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As we enter in to more concerning and difficult times, we think more about ours and our family’s health and welfare and managing our affairs for the sake of our loved ones.
Being able to have the power to assist and help our family and friends at times when they are unable to do so is key.
Lasting Powers of Attorney can help you to do just that!
Ordinary power of attorney
This covers decisions about your financial affairs and is valid while you have mental capacity. It is suitable if you need cover for a temporary period (hospital stay or holiday) or if you find it hard to get out, and you need someone to act for you.
Lasting power of attorney (LPA)
An LPA covers decisions about your financial affairs, or your health and care. It comes into effect if you lose mental capacity, or if you no longer want to make decisions for yourself. You would set up an LPA to ensure that your affairs can be taken care of on your behalf by someone you trust and you appoint.
Enduring power of attorney (EPA)
EPAs were replaced by LPAs in October 2007. However, if you made and signed an EPA before 1 October 2007, it should still be valid. An EPA covers decisions about your property and financial affairs, and it comes into effect if you lose mental capacity, or if you want someone to act on your behalf.
An ordinary power of attorney allows one or more person, known as your attorney, to make financial decisions on your behalf. It's only valid while you still have the mental capacity to make your own decisions. You may want to set one up if, for example:
you need someone to act for you for a temporary period, such an as when you’re on holiday or in hospital, you’re finding it harder to get out and about to the bank or post office, or you want someone to be able to access your account for you and you want someone to act for you while you’re able to supervise their actions. You can limit the power you give your attorney so that they can only deal with certain assets, for example, your bank account but not your home.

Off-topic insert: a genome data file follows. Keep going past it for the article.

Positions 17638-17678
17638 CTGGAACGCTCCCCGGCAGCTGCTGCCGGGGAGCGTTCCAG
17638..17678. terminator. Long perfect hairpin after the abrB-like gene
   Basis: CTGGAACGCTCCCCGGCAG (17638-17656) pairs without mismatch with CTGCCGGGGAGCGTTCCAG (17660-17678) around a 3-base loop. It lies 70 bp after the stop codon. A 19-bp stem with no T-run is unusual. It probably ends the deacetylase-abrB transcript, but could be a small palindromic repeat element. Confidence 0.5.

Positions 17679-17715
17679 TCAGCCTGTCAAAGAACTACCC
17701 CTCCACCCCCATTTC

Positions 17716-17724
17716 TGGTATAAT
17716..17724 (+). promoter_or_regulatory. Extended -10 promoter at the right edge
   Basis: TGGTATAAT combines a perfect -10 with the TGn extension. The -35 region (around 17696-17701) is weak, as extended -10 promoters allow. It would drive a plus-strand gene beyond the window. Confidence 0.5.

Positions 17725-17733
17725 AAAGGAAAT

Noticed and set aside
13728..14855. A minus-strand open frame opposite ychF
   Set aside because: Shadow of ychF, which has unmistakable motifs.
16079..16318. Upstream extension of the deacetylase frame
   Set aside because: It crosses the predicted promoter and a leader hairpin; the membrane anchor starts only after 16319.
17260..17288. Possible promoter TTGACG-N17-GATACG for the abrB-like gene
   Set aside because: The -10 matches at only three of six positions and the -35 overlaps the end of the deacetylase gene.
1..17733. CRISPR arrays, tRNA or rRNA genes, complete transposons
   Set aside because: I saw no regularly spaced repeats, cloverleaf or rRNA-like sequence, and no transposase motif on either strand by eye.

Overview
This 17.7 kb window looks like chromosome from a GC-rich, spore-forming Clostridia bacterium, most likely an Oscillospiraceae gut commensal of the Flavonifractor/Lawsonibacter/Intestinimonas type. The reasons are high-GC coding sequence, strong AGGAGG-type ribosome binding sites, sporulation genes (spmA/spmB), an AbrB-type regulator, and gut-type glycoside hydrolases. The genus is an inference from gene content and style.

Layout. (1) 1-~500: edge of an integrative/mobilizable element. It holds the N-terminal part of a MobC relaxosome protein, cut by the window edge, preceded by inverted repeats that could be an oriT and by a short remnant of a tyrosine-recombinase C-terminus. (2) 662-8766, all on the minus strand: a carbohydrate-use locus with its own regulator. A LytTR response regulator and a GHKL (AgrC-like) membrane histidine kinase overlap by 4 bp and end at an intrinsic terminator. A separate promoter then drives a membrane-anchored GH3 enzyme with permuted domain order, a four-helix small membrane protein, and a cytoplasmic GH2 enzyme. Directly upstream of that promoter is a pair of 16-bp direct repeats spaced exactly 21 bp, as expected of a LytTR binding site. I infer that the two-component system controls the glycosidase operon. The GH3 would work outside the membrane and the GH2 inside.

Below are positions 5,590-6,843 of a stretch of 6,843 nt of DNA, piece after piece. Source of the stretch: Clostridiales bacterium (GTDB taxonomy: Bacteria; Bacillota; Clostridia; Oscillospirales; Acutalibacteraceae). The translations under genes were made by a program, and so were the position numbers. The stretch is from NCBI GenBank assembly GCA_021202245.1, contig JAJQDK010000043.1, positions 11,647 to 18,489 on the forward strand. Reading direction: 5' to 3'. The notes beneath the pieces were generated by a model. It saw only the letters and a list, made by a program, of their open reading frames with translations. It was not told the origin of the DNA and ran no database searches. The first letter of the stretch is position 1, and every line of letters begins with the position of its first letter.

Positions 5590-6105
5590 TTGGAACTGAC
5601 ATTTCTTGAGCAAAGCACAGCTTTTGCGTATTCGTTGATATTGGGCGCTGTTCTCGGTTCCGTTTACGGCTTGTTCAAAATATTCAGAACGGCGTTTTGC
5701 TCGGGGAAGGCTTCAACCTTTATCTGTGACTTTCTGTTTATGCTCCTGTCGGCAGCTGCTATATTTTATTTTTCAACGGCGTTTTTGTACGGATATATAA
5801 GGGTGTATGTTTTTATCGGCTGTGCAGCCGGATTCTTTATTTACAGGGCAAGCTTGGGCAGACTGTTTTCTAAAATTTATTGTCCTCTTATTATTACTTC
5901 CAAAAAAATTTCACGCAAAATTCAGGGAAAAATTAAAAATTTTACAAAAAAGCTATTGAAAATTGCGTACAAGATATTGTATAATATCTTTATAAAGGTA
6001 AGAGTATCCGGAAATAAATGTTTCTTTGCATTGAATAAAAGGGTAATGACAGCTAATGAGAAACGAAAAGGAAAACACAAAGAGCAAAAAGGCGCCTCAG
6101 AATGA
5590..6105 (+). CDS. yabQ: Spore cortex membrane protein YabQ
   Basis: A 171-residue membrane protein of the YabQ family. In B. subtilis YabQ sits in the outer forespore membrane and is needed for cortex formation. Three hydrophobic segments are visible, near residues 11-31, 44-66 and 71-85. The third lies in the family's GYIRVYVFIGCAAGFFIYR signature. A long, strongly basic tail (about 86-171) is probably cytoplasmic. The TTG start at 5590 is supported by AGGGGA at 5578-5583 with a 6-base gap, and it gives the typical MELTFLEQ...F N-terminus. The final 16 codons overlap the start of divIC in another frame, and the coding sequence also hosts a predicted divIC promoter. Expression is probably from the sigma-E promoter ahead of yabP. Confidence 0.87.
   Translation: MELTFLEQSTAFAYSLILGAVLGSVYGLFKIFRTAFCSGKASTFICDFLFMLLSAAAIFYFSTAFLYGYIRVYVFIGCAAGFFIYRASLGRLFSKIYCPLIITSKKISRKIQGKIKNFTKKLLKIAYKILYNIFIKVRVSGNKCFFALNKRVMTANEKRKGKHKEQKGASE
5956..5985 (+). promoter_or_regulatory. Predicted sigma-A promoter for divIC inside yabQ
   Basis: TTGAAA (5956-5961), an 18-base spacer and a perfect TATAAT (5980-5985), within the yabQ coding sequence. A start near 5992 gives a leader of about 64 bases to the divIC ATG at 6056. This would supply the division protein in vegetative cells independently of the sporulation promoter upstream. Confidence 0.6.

An ordinary power of attorney is only valid while you have the mental capacity to make your own decisions. If you want someone to be able to act on your behalf if there comes a time when you don’t have the mental capacity to make your own decisions, you should consider setting up a lasting power of attorney.
If you’re married or in a civil partnership, you may have assumed that your spouse would automatically be able to deal with your bank account and pensions, and make decisions about your healthcare, if you lose the ability to do so. This is not the case. Without an LPA, they won’t have the authority unless, so far as financial decisions are concerned, all your accounts are in joint names.
If you would like help or assistance with setting up a Power of Attorney, please contact us. We can take detailed instructions over the phone and or by e-mail. We can provide you with detailed instructions on how the documents must be signed and filed with the Office of the Public Guardian.
Authorised and regulated by the Solicitors Regulation Authority.Hugh-Jones LLP is a limited liability partnership registered in England and Wales (registered number OC357903, registered office as above) and is authorised and regulated by the Solicitors Regulation Authority. Any reference to partner in relation to Hugh-Jones LLP is to a member of Hugh-Jones LLP. "The word 'partner' is used to refer to a member of the LLP or an employee or consultant with equivalent standing/or qualification."